When doing business in Italy having cross cultural skills should improve the potential of your business trip. In order to prepare yourself and also to ensure that your business proposal is well tailored to the target audience, leading to a successful meeting with your Italian counterpart, you should demonstrate and understand Italian culture and etiquette.
Courtesy is a quality that is very much appreciated in Italy, so ensure your conduct is always polished. There are specific etiquettes and protocols for individual social and business situations however, you should remember that Italian codes of behaviour are less important than consideration.
Corporate social responsibility
Environmental issues have rapidly taken centre stage over the last two decades and specific legislation has been developed, according to European and International Standards (ISO – EMAS).
In Italy, safeguarding and protecting the country’s natural heritage is very important. Restrictions are currently in place in 47% of the territory with an environmental protection system of:
- 20 national parks;
- 142 state natural reserves;
- 89 regional parks;
- 197 regional natural reserves;
- 106 other protected areas;
- 16 state marine reserves.
However, the importance of enforcing environmental legislation is not always fully supported by public opinion. A common example of a rather generalised abuse is the building of houses, etc., without the required permits.
Italian law has gradually included many principles of European law to protect consumers, securing them the right to form associations in this field. Product Safety is protected by law (L.281/98).
The activities that SMEs usually undertake under the umbrella of Corporate Social Responsibility (CSR) are focussed on employees and local communities. CSR and ethical values are not seen to be as important for small businesses as are other values, such as security, innovation and quality.
SME’s of Italy still don’t consider CSR and social values as being part of their strategic goals that could have a positive influence all aspects of their business.
Punctuality is not a priority for Italians. Be patient and be prepared for some delay when you start working with a new Italian partner. In particular, do not take a small delay as a sign of lack of respect.
As a general guideline, work plans are often not taken too strictly, so that some flexibility can be built into a deadline. Where a deadline must be firmly met, be sure to make it very clear to your Italian partner.
Italians tend to ”multitask”, since they like to do many things at once, shifting their priorities as new demands arise but being unruffled by interruptions. As a consequence, you might experience differing reaction times from your Italian contact as he/she is probably following several other projects at once.
In Italian business culture, gift giving is not particularly common; only after a tried and trusted familiar relationship has been established, might it appear natural to give a small and not obviously expensive gift as a sign of friendship.
A small gift may also be appropriate as a token of appreciation for Italian hospitality. In such a case, the choice of gift may include liquors, delicacies or crafts from the visitors’ country.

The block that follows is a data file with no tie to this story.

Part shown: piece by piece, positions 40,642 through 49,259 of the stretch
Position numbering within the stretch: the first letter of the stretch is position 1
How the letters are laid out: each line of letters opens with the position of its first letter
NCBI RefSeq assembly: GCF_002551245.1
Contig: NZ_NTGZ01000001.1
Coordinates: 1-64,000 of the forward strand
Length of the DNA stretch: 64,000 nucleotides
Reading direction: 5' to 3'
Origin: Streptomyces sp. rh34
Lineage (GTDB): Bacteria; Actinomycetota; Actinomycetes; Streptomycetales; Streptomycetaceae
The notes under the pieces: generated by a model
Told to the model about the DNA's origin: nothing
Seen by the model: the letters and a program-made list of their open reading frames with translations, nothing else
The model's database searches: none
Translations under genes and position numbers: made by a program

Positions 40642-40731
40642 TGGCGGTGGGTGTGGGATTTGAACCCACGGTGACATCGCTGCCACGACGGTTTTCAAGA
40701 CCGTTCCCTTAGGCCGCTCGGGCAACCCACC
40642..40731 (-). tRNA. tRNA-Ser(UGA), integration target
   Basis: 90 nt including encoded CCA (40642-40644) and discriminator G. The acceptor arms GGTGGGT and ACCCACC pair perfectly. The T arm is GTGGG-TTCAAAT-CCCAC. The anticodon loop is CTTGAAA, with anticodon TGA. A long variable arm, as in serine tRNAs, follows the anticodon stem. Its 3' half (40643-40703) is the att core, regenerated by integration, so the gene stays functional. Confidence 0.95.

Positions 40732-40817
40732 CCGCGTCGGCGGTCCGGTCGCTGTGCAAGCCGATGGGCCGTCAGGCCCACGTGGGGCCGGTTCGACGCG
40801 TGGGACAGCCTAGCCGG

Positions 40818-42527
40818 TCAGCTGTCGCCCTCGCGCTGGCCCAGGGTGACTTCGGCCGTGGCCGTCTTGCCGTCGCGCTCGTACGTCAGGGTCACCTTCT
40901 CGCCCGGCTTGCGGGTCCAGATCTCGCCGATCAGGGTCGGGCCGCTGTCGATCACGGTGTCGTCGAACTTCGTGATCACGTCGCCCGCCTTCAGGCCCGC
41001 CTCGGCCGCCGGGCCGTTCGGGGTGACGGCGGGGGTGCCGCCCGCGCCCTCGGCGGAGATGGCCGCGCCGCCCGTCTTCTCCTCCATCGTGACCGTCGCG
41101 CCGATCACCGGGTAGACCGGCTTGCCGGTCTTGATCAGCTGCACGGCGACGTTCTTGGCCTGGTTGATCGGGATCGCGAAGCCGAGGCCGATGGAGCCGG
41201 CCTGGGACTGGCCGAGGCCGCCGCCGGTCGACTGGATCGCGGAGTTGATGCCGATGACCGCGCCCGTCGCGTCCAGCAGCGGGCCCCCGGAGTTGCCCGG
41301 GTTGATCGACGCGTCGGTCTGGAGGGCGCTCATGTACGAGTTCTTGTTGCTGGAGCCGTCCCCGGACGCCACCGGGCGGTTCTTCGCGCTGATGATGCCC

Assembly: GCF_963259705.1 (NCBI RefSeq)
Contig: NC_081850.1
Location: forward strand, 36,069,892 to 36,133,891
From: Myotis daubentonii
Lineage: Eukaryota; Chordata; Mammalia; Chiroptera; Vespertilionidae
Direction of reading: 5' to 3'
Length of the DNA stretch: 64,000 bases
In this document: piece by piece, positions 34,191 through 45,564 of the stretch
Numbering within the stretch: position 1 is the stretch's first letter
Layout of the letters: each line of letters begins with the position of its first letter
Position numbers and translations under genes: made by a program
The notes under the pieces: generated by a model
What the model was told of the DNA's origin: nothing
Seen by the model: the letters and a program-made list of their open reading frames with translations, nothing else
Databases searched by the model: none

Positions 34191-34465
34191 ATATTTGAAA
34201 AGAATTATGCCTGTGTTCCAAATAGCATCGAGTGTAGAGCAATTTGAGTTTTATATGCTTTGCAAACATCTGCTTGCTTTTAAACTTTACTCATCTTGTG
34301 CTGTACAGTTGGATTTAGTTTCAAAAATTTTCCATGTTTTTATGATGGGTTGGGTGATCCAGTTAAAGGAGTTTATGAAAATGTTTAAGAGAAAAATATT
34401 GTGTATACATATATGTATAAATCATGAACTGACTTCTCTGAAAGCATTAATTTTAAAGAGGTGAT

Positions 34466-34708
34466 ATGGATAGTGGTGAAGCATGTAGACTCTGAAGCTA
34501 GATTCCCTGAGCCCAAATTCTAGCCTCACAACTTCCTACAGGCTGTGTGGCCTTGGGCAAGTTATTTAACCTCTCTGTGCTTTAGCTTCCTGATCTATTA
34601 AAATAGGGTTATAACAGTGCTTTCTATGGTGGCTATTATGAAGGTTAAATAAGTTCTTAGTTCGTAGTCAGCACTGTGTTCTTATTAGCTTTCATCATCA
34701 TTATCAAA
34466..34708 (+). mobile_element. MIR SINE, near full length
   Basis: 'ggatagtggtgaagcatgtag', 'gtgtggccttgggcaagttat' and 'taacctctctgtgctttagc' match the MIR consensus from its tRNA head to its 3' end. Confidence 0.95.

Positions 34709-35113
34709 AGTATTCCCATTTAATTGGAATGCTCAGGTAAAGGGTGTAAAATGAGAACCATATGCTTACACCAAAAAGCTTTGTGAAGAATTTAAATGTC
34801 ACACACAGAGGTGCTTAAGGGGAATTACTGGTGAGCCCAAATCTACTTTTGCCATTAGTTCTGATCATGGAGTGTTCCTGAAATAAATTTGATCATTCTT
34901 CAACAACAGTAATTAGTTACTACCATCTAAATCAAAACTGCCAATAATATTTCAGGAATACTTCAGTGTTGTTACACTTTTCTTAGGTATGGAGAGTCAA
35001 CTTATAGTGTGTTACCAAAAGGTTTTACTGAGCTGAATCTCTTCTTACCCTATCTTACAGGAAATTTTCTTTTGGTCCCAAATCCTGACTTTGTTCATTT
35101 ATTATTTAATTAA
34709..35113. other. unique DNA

When invited for a family lunch or dinner (see Entertaining), small presents can be given in an informal way as typically such an invitation would indicate a high level of familiarity. Pastries, chocolates or flowers are appropriate on such occasions. Never give an even number of flowers (especially roses) and avoid chrysanthemums as they are used for funerals.
Business dress code
Dress and presentation plays an important role in Italian culture. Fashionable style is considered a sign of wealthy social status and success. Milan is one of the Wold’s four main centres of fashion and Italian design and craftsmanship is valued, respected and coveted the world over. Anything that is ‘made in Italy’ has a tremendous cachet and respect. Prada, Marni, Max Mara, Armani, Dolce and Gabbana. Missoni and Gucci are just some high fashion Italian brands.
In general, the characteristics of elegance are quality fabric dresses, such as lightweight wools and silk. Quite often, great attention is given to fashionable brand clothing and accessories.
Formal attire is generally expected for business meetings, for the most part dark colours for businessmen. Businesswomen tend to wear elegant and modest pant or skirt suits, accessorised with simple jewellery and makeup.
While a conservative style is always accepted, more informal clothing is also common, especially outside of large companies and financial circles., To be on the safe side it is recommended to adopt tasteful coordinated clothes and to refrain from “competing” on fashion details if you are not particularly interested in such things.
Keep in mind that Italy is a major centre of European fashion design and production. Even casual clothes are smart and chic.
Bribery and corruption
The OECD Convention on Combating Bribery of Foreign Public Officials in International Business Transactions was signed by Italy on 21 November 1997. The Convention has been ratified and implemented through Act No. 300 of 29.9.2000 and entered into force in Italy on 26 October 2000.
The Act integrated the Criminal Code, introducing Article 322-bis which provides for the criminal responsibility of anyone who bribes or attempts to bribe a foreign public official receiving and/or procuring an undue benefit for himself or others.
However, Italians continue to perceive that political and business sectors are the most affected by corrupt practices and that Government efforts to combat corruption are largely ineffective.
The Global Coalition against Corruption Transparency International provides quantitative tools about levels of transparency and corruption in Italy.
For more information please see:
- COUNTRY BRIEF 2012 Report